Wednesday, June 25, 2014

Keep Special Events Special

Special events season is in full swing as communities highlight local attractions with parades, festivals, concerts and sports activities. While special events offer fun and an opportunity for the community to come together, they also create liability exposures that are often overlooked. 

Even if a municipality is not directly involved in staging the event, it may have liability exposure when public services, resources or property are used.

Local officials can minimize the risks by adopting a special events policy outlining what activities are allowed and whether the governmental entity’s name can be used in promotions, what coverage and limits of insurance are required and type of services that can be provided by the municipality or the outside entity.

The city should also institute an application or permit process to help regulate and properly manage events sponsored by outside parties. Outside entities should complete a comprehensive special events application to ensure the event is safe and successful while having minimal impact on the city. The applicant should specify any service, material or property that he expects the municipality to provide

A staff member (or committee) should coordinate the pre-event planning process and help departments identify risks, develop effective controls for managing the events and determine the event’s impact on the municipality, residents and local businesses.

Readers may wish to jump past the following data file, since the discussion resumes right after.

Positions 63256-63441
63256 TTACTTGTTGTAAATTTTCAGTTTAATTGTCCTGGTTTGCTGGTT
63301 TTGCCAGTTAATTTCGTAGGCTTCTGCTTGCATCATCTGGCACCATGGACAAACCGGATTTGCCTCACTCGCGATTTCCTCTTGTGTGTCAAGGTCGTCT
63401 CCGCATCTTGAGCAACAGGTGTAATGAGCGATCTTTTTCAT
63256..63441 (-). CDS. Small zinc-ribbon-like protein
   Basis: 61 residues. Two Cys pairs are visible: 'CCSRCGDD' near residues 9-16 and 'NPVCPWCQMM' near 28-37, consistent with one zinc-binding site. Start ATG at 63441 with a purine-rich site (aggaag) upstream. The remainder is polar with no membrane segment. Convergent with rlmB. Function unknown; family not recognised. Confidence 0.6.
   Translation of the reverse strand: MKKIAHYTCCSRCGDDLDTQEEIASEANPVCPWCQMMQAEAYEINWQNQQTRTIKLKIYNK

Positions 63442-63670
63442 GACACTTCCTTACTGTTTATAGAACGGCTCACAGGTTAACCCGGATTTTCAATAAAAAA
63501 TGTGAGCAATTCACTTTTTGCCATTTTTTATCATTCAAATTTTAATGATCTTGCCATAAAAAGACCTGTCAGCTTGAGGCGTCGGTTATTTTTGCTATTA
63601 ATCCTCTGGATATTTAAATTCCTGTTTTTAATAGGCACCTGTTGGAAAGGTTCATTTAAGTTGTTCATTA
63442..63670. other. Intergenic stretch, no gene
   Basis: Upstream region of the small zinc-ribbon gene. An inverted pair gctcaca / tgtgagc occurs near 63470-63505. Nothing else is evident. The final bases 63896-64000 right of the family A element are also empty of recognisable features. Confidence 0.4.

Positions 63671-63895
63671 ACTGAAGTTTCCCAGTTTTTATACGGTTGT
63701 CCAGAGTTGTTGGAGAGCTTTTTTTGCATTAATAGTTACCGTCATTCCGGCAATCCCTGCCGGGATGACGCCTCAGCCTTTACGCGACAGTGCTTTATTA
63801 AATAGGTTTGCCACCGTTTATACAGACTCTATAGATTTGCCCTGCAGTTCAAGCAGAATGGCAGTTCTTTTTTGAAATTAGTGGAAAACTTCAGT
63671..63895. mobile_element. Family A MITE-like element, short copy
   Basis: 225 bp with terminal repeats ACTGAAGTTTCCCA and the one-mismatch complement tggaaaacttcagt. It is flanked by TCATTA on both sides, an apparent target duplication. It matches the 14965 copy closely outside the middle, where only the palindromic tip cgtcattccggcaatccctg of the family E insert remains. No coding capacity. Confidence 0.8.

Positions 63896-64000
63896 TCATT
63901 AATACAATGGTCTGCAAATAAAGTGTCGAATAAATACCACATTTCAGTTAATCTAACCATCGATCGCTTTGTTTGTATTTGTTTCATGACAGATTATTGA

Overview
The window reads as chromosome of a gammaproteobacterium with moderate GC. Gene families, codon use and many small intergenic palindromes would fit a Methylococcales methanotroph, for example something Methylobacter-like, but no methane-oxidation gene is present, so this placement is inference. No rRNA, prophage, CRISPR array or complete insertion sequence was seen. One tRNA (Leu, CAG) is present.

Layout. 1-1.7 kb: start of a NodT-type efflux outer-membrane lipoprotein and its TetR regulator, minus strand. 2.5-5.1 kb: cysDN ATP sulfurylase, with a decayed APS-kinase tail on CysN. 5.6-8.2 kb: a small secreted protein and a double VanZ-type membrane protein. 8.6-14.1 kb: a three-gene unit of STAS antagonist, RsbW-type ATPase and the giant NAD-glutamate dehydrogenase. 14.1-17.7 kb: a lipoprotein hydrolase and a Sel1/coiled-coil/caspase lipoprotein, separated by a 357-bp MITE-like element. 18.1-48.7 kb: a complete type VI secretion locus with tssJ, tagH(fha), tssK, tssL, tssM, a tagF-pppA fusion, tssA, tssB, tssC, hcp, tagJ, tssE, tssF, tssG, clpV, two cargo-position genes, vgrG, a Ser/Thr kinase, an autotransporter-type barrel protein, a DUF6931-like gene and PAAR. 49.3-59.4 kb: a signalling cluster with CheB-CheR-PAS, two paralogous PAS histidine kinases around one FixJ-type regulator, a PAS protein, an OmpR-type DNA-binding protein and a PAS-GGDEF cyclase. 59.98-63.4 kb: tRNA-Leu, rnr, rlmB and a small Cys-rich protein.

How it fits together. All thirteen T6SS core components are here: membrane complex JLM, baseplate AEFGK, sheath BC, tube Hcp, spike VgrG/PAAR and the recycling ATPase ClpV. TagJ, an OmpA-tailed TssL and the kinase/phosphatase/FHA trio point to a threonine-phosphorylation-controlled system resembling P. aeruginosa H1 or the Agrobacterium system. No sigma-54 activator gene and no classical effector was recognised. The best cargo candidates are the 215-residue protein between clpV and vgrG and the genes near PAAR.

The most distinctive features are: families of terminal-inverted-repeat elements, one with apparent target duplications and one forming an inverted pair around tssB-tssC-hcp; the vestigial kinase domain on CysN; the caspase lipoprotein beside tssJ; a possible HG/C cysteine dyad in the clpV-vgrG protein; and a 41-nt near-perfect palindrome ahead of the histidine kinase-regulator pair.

For each event, officials need to decide if the city will be a sponsor or cosponsor or not participate at all. If the municipality will sponsor or participate in the event, local officials should check the city’s insurance coverage for the level of coverage provided and activities that may be excluded from coverage. 

Insurance coverage
The city should require third parties, contractors and vendors to provide a certificate of insurance, name the city as an additional insured and sign a hold harmless and indemnity agreement to minimize the city’s risk.

The city should get the certificate directly from the insurance agent and ask him to list the date and location of the event and the service the vendor is contracted to provide. 

Most public entities have liability coverage without a general exclusion for special events. Unless a particular activity is excluded, liability coverage will apply.

For more information about common insurance exclusions, waivers, alcohol and food sales, medical coverage, security and volunteers, read the article in the June Uptown or attend the “Keep a Special Event ‘Special’ by Avoiding Liability” session during the Association’s Annual Meeting on Thursday, July 10, at 1:30 p.m.

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